Janet Yellen cleared her final hurdle Monday on her historic path to secretary of the Treasury Department, gaining overwhelming Senate confirmation for the key economic position.
The 84-15 vote made Yellen the first female to the lead the department, a feat she matched as chair of the Federal Reserve.
After a mostly cordial hearing before the Senate Finance Committee, where she gained unanimous approval, Yellen was thought to be almost a sure thing for confirmation. However, the vote was delayed a few days as the upper chamber makes its way through the first week of President Joe Biden’s administration.
Sen. Ron Wyden, D-Ore., urged his colleagues prior to the vote to approve what amounted to a fifth confirmation for Yellen to a government leadership role.
“Tonight, the Senate can deliver an especially important economic judgment: Confirm Janet Yellen a fifth time and know that she will work with every single one of us to get our workers, our small businesses and all Americans from sea to shining sea back on solid economic footing,” he said.
In her new position, Yellen will run an agency that will be charged with supporting Biden’s ambitious $1.9 trillion stimulus program, which comes just months after the federal government closed out fiscal 2020 with a deficit exceeding $3 trillion.
That persistent red ink, made far worse by the Covid-19 pandemic and the heaps of government spending that has gone to keep the economy running, has resulted in a national debt approaching $28 trillion.
While at the Fed, Yellen was in charge of steering the monetary policy that helped keep financing costs in check, though she has said that was never a consideration when the central bank was setting interest rates.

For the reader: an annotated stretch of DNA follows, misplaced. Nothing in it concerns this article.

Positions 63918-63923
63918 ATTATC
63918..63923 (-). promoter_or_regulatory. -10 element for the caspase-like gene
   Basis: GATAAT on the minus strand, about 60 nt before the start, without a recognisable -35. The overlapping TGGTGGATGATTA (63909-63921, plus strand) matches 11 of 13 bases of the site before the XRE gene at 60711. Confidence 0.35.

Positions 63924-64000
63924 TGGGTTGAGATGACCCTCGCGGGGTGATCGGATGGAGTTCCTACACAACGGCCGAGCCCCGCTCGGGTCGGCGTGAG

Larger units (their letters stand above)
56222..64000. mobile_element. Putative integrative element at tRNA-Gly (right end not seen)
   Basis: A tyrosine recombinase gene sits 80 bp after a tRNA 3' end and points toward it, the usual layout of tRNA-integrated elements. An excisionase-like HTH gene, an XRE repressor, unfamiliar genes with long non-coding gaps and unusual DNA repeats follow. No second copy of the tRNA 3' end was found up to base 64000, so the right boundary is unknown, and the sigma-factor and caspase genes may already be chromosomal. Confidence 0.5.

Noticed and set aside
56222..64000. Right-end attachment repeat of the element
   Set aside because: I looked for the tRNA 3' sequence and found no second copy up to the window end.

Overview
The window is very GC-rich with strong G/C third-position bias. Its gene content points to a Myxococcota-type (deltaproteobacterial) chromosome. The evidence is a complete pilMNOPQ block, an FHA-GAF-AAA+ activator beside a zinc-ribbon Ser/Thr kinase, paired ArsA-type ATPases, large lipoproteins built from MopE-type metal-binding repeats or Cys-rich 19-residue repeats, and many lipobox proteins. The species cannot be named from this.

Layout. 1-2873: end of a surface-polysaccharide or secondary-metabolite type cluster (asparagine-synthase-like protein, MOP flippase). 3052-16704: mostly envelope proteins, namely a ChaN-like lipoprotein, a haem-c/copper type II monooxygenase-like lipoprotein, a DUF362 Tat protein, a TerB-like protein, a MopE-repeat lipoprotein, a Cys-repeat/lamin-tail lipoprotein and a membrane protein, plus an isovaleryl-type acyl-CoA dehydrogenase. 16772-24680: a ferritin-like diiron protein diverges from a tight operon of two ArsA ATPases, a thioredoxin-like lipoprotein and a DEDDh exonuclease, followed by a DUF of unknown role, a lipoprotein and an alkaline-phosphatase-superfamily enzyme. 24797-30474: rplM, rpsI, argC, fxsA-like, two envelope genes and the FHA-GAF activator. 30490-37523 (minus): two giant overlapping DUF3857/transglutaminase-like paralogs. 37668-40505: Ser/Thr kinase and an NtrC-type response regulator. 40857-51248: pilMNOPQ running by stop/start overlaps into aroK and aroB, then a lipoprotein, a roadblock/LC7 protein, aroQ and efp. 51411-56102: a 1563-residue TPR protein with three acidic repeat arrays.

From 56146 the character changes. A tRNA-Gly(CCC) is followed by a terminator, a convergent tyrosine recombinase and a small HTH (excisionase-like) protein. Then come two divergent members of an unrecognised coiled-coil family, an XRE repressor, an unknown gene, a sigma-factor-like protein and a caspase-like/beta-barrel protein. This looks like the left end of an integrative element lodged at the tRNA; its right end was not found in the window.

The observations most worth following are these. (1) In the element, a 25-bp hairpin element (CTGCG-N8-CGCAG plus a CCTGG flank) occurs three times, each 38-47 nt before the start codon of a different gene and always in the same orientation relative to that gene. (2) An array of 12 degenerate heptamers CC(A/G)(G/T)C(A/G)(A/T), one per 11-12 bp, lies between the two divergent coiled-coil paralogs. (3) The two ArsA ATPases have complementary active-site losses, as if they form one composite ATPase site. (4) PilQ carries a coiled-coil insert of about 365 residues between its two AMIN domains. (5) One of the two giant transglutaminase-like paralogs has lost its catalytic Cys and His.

Yellen earned a reputation as a consensus builder at the Fed, a tool that will come in handy was she negotiates a divided Congress and a government that continues to practice a get-tough policy with China.
One of the “no” votes, Sen. Dan Sullivan, R-Alaska, said he appreciated Yellen’s qualifications for the job but was disappointed that she did not, in a conversation with him, support a “robust all-of-the-above energy sector.”
She said during her confirmation that China must continue to be held accountable for its actions on trade and human rights.
Yellen also garnered some notice when she talked about the need to regulate cryptocurrencies at a time when bitcoin prices have exploded higher.
“I think we need to look closely at how to encourage their use for legitimate activities while curtailing their use for malign and illegal activities. If confirmed, I intend to work closely with the Federal Reserve Board and the other federal banking and securities regulators on how to implement an effective regulatory framework for these and other fintech innovations,” Yellen said.
Yellen succeeds Steven Mnuchin, who held the Treasury post for the past four years. Former President Donald Trump chose not to reappoint Yellen to lead the Fed following her term from 2014-18.